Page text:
The Kelburn Accidental Bird Watching Club
The other day, I saw a chicken cross the road. It was a round black hen, just minding its own business and miraculously not being run over while it dawdled in the middle of the street.
‘Wonder why it’s crossing the road,’ I mused aloud. Hilarious.
‘It’s probably lost,’ Jake suggested.
‘Maybe it’ll find its way home. Maybe chickens have extraordinary senses of direction.’
‘It’s got a brain the size of a pea.’
‘Yeah, but cats have tiny little heads and they have amazing senses of direction.’
We watched the chicken reach the other side and proceed to climb up someone’s front steps, very purposefully, I thought. It disappeared from view and we carried on home, debating the parameters of a chicken’s cognitive capacity. It was a short discussion, since we were only about twenty feet from home. Also, this is not the first time I’ve seen chickens wandering around our neighbourhood.
There are lots of really awesome birds in the neighbourhood, which is called Kelburn (aka childhood home of New Zealand’s most recent Oscar winner and Flight of the Conchords guy, Bret McKenzie. Suburb of champions, is what it is). This was unexpected, since it’s a fifteen minute walk from the centre of downtown and has a university campus in it. It’s not exactly urban, but it’s very developed. That said, it’s kind of developed around a forest, with houses popping out of the hill like mushrooms. Kelburn’s not a ride-on lawnmower kind of suburb, is what I’m saying. I mean, that’s the view from my bedroom window:
Hence the birds. Not just chickens, either. Chicken ownership is just one of those New Zealand things that is for some reason widely done here without the New York Times first announcing that it’s trendy. Chicken ownership for practical reasons or something. I’m not really sure.
Anyway. Wild birds. The first morning we spent the night in our flat, I woke up to the funkiest bird tune I’d ever heard. I’ll never forget the sun streaming through the windows at quarter to 8, and the do doodle doo clack clack of the bird outside the window. It was the most legitimately song-like bird song I’d ever heard. And not a chirpy Disney type song, but very assertive tones and then some noises that sounded like someone playing a bamboo xylophone. Amazing.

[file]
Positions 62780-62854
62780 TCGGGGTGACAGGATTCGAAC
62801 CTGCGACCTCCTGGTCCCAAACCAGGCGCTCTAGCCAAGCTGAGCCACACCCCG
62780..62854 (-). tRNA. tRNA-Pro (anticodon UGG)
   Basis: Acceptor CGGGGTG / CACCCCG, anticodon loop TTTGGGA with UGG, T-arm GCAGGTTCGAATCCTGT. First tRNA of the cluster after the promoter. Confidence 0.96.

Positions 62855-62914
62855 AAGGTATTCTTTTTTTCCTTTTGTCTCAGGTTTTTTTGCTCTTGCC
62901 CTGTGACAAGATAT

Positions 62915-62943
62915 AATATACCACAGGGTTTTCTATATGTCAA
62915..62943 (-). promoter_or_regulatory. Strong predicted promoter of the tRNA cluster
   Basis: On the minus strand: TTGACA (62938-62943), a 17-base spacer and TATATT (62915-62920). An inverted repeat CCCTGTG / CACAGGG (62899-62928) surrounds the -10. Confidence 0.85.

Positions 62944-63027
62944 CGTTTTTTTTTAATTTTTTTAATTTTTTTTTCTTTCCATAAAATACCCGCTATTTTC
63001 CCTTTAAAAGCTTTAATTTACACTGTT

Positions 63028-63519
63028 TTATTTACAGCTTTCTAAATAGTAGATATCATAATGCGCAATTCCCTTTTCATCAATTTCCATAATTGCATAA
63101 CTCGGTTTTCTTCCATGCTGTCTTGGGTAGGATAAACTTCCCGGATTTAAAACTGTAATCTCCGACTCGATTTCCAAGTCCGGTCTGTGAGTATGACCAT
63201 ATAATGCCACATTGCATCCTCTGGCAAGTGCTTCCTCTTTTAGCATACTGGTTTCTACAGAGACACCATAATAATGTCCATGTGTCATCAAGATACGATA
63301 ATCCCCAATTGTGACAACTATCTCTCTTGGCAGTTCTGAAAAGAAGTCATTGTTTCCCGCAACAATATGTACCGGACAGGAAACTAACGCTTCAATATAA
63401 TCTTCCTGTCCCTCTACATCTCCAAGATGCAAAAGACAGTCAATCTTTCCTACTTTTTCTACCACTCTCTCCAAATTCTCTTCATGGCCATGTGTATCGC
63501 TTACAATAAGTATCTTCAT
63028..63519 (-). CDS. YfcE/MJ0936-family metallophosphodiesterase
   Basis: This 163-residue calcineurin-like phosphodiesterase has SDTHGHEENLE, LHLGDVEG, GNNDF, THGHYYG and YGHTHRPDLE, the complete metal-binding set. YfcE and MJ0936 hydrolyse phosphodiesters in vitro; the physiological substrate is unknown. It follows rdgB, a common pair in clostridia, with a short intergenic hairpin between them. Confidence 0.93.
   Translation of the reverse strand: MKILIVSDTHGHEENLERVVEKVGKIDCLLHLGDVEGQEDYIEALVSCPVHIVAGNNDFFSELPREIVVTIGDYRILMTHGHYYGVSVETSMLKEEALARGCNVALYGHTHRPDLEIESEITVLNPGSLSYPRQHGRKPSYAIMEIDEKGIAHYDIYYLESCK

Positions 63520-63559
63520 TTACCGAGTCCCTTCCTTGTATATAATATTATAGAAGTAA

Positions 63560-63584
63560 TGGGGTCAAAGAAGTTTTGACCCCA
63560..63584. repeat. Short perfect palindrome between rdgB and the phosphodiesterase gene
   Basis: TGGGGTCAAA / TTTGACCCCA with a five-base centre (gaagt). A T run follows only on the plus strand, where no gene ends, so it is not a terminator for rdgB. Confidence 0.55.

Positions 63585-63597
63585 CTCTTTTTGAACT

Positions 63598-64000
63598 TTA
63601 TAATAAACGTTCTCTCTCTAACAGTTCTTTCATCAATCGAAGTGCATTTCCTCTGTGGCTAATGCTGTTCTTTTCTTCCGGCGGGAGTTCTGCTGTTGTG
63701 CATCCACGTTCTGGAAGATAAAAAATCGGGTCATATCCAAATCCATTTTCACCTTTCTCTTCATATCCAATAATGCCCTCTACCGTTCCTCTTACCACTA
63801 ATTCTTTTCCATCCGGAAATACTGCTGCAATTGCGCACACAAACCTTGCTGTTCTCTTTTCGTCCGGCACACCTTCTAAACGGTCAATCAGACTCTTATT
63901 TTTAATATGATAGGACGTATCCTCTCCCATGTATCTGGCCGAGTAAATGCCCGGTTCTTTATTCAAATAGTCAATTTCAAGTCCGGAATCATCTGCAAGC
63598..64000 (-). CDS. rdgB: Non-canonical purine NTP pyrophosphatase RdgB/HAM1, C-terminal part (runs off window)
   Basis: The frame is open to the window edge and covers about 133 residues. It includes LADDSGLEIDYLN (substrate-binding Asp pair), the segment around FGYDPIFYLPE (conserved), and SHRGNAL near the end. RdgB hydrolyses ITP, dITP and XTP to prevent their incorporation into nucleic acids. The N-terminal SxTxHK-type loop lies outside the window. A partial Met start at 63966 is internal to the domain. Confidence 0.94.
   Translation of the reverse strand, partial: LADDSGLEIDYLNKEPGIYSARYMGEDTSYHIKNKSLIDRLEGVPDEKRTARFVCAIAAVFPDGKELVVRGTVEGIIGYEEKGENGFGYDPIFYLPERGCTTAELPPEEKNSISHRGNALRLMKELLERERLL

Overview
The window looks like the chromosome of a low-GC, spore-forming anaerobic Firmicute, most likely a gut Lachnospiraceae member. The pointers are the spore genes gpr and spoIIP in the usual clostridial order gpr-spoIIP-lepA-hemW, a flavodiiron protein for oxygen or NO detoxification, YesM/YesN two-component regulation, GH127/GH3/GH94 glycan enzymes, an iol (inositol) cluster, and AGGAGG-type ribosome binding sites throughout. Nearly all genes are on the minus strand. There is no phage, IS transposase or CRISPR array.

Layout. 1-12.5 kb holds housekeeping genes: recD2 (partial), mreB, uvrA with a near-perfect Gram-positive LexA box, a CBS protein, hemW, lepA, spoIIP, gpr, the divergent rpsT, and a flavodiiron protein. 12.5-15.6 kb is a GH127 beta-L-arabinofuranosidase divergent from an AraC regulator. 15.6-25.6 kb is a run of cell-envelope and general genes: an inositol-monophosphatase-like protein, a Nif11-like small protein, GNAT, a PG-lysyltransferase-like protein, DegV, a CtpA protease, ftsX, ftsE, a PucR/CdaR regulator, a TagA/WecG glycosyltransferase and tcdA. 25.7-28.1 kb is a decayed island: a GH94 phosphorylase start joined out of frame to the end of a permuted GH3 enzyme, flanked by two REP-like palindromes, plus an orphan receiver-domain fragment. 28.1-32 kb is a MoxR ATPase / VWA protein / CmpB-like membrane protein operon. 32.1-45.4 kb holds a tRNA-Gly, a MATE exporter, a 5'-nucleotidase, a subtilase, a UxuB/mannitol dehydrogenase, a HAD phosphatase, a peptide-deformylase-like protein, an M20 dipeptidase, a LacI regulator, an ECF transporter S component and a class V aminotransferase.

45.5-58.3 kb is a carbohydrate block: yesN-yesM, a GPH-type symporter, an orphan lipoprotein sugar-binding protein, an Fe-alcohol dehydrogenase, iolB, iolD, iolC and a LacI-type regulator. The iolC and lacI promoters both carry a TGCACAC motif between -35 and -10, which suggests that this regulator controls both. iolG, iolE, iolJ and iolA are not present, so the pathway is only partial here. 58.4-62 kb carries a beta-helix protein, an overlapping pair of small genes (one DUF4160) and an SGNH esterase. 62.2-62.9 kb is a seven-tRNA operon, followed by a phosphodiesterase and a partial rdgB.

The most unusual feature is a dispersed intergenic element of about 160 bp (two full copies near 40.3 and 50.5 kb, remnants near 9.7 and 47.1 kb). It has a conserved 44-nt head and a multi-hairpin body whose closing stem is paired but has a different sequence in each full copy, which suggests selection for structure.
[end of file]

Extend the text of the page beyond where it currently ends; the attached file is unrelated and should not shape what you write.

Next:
It was a tui, aka my new favourite bird ever. They don’t really live in Christchurch, so this was my first experience with them. I did, however, know how to identify them thanks to a brand of cheap beer:
So when I saw one for real, I went all John James Audubon all over everyone and correctly identified it.
The white feather ball on the throat is kind of a dead giveaway.
What’s really col about tui is their call–all the clicking and clacking and twoodling. Apparently they can mimic human speech too, which is the coolest thing ever.
Tui are also really smart. As smart as parrots, which are widely known as bird geniuses. Wait, did someone say parrots? We have those too.
There are three types of parrots living in New Zealand: kaka, kakapo and kea. I know it sounds like I just made that up, but remember that I’m an ornithological genius. See above identification of a tui as evidence.
Kea are the really obnoxious ones that live in the mountains and destroy shoes and puncture car tyres. They’re pretty coomon. Kakapo are much less so. Highly endangered. Maybe the politically correct way to say it is that they’re evolutionarily challenged. Blind and flightless. Yeah, sucks for them.
Kaka are more like kea, in terms of being able to do basic bird things like fly and see. Though they’re not as prevalent. They only exist in a few alpine patches around the country, like in national parks atop the Southern Alps. And in my neighbourhood.
Really. As it turns out, I live directly between the botanical gardens and the Zealandia nature sanctuary. Zealandia has 300 kaka tagged for tracking, and they just kind of fly around. They seem to like the botanic gardens a lot, and I almost always see a few there. They also fly past my window at dusk sometimes. You know, parrots and sunsets. Just your average Tuesday.
So that’s pretty much Kelburn. Weird bird calls and parrots swooping around everywhere. And the chickens. Don’t forget the chickens.
I had, for the record, forgotten the chicken. Until one day last week when I went to the little grocery shop down the road. On the door were a number of flyers, promoting babysitting services and Cantonese tutors and garage sales and this:
Lost a black hen? She’s taken up residence in my garden. Please call if you’d like her back.
With a phone number. So no, as it turns out, chickens are not smart enough to find their way home. Some mysteries solve themselves.